‘BLOODSWEAT‘ is an album that comes with the word ‘MATURE’ scribbled on its forehead in black marker. Plague Vendor‘s biography on the Epitaph website claims their sophomore full-length reveals “the sacrifices they’ve made and the dedication they’ve embraced to become the band they’ve become.” The message is: ‘this is a serious band, guys’, different from the one that made the upbeat punk ‘n’ roll of Plague Vendor‘s debut, ‘Free to Eat’. All of which makes ‘BLOODSWEAT‘ sound thunderously dull even before you drop the needle.

Thankfully, the Southern Californian quartet haven’t changed as much as their label would have you think. There are still the surf-via-East Bay Ray guitars, minimalistic arrangements and the garage punk rawness of their debut. However, ‘BLOODSWEAT‘ is noticeably darker in tone than ‘Free to Eat’, with some intriguing Cramps-esque psychobilly flourishes creeping in. The tape echo on frontman Brandon Blaine‘s vocals is especially reminiscent of The Cramps, and is used to brilliant effect on ‘Got It Bad’, exaggerating his hysterical stammering and shrieking as Blaine appears to have a nervous breakdown. Unfortunately, this is as “psycho” as the album gets, and the music simply comes off as more of the same but with half the fun of their first record; ironic, since ‘BLOODSWEAT‘ is literally twice the length of ‘Free to Eat’, despite containing only one track more.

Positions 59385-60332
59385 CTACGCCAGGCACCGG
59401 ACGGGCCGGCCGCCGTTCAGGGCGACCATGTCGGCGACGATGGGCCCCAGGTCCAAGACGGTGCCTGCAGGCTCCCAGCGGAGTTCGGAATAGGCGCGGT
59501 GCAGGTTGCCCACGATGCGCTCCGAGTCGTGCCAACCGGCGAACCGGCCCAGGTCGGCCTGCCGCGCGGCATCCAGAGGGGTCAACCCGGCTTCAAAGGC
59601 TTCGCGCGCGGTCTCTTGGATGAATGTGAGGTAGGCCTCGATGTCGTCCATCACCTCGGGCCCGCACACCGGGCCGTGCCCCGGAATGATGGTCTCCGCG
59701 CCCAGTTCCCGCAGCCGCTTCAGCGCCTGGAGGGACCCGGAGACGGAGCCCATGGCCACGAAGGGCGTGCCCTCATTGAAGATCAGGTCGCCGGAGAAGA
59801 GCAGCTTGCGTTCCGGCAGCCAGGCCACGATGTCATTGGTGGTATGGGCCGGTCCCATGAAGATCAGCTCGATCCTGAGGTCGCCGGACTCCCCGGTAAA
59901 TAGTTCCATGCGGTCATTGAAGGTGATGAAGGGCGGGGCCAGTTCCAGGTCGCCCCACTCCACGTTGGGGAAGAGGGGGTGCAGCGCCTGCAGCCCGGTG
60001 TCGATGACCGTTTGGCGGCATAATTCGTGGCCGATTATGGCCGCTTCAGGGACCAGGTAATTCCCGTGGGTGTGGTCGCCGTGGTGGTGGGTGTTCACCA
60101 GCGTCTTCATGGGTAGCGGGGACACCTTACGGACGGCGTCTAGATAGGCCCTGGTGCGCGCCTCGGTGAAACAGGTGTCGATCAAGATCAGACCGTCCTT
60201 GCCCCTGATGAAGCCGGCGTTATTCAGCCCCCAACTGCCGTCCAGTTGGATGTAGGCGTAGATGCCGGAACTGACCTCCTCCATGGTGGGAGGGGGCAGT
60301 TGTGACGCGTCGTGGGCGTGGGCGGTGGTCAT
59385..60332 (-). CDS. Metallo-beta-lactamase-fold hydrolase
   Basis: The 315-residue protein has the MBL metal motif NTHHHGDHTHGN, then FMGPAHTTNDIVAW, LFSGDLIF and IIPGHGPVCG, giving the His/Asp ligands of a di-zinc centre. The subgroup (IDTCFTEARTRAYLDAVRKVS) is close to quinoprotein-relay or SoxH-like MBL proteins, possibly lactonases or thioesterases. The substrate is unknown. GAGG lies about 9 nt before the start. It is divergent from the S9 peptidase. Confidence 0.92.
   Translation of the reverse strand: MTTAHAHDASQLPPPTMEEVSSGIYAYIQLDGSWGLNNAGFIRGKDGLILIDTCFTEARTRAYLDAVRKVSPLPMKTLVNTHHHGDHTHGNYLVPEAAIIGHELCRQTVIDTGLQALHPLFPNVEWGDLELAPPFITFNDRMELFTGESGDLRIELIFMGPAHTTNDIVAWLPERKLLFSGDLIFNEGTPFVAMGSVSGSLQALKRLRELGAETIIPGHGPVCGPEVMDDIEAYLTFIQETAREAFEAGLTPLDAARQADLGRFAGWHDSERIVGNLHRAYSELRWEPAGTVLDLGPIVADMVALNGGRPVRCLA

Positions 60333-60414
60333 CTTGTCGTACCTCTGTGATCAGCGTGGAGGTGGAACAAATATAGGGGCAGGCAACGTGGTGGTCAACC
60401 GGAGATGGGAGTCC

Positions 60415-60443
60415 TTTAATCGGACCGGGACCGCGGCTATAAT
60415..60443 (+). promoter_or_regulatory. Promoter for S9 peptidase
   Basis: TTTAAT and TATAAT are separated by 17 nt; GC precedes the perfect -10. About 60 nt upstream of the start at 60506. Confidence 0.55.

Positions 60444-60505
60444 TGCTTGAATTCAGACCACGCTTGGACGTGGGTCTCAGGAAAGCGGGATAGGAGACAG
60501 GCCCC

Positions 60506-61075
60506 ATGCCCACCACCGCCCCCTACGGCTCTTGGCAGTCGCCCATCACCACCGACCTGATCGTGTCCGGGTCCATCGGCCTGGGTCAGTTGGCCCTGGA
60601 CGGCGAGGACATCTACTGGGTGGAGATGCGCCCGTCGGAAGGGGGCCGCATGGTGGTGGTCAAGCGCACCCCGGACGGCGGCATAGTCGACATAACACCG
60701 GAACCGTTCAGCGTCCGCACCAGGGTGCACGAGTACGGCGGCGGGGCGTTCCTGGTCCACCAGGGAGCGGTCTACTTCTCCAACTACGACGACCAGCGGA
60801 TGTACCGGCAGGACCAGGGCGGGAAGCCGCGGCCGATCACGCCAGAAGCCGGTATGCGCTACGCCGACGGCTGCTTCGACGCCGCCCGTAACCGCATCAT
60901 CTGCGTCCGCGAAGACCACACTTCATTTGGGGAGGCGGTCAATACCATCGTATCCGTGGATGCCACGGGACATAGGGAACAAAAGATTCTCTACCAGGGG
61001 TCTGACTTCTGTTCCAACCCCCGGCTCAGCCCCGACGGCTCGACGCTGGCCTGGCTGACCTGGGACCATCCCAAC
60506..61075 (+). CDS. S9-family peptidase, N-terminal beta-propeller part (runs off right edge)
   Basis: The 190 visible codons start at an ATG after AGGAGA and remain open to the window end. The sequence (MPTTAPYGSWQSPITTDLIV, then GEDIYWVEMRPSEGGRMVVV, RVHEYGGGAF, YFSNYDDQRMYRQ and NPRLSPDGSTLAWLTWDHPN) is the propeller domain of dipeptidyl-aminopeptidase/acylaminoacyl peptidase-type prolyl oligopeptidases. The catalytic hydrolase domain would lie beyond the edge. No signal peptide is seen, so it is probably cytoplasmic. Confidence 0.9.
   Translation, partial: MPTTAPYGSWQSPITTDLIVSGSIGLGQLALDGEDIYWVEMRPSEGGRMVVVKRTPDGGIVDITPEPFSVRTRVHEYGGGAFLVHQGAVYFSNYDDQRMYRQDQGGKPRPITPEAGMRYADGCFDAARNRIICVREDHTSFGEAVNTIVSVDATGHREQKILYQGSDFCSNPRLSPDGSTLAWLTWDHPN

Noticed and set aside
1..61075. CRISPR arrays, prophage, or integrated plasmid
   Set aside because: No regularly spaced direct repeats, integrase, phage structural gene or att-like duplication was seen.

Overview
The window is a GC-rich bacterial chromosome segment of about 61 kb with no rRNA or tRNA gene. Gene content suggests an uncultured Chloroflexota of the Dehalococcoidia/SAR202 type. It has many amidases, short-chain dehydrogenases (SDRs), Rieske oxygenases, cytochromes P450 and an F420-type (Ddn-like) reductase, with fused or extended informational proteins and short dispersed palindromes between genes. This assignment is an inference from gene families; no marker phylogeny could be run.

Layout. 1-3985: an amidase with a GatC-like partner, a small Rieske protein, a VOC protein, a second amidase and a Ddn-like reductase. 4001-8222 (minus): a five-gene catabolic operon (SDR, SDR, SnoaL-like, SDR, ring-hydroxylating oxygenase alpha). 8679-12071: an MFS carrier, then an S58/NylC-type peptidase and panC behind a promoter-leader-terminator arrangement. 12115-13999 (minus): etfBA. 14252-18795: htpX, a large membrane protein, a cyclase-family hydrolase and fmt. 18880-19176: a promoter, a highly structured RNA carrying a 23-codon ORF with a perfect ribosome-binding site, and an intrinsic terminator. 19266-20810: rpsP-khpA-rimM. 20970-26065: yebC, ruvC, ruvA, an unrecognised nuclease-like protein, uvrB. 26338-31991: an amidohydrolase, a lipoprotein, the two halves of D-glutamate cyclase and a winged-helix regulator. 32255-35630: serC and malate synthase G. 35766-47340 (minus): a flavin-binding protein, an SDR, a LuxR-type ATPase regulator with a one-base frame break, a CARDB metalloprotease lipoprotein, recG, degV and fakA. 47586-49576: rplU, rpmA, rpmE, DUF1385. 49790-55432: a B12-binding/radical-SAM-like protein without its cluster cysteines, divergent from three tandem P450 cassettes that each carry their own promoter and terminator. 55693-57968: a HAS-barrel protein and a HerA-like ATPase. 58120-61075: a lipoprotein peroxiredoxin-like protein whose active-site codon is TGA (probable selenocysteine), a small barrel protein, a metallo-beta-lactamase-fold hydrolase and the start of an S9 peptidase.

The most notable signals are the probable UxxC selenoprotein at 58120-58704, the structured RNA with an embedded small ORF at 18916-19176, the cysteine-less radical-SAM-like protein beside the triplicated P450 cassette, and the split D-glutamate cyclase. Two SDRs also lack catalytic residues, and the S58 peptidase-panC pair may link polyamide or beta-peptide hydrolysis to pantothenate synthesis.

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The lyrics are mostly macho nonsense full of tired blues-rock clichés about “doing 90 on the highway” (‘Chopper’), running from the law (“I’m a wanted man”, ‘No Bounty’) and, uh, pirates (“Sailors and the pirates they walk the plank/ But Davy Jones’ locker ain’t got nothing on me”, ‘Anchor to Ankles’). Presumably, this is to bolster their self-proclaimed “voodoo punk” image which is at best faintly ludicrous, and at worst, another example of cultural appropriation by privileged white musicians.

On ‘Credentials’ the band take a stab at political subject matter – “Fuck your credentials/ We’re presidential” – but do so in an infuriatingly vague manner. The meaninglessness of Plague Vendor‘s lyrics wouldn’t be so irritating if they displayed even a hint of humour or irony, but the band seem so concerned with their image that they neglect to include anything of substance.

Ultimately, ‘BLOODSWEAT ‘ is a fine but unremarkable punk album that is nudged into “bad” territory by its terrible lyrics. The psychobilly touches are an interesting development, but the album is nowhere near deranged enough to draw any real psychobilly fans, while the surf-punk fun of Plague Vendor‘s debut has been replaced by an over-seriousness that may drive away people who were fans to begin with.

‘BLOODSWEAT‘ is out now via Epitaph Records.

This Plague Vendor article was written by Joe Turner, a Gigsoup contributor. Header Photo by Gary Copeland, via the band’s website. Edited by Stephen Butchard.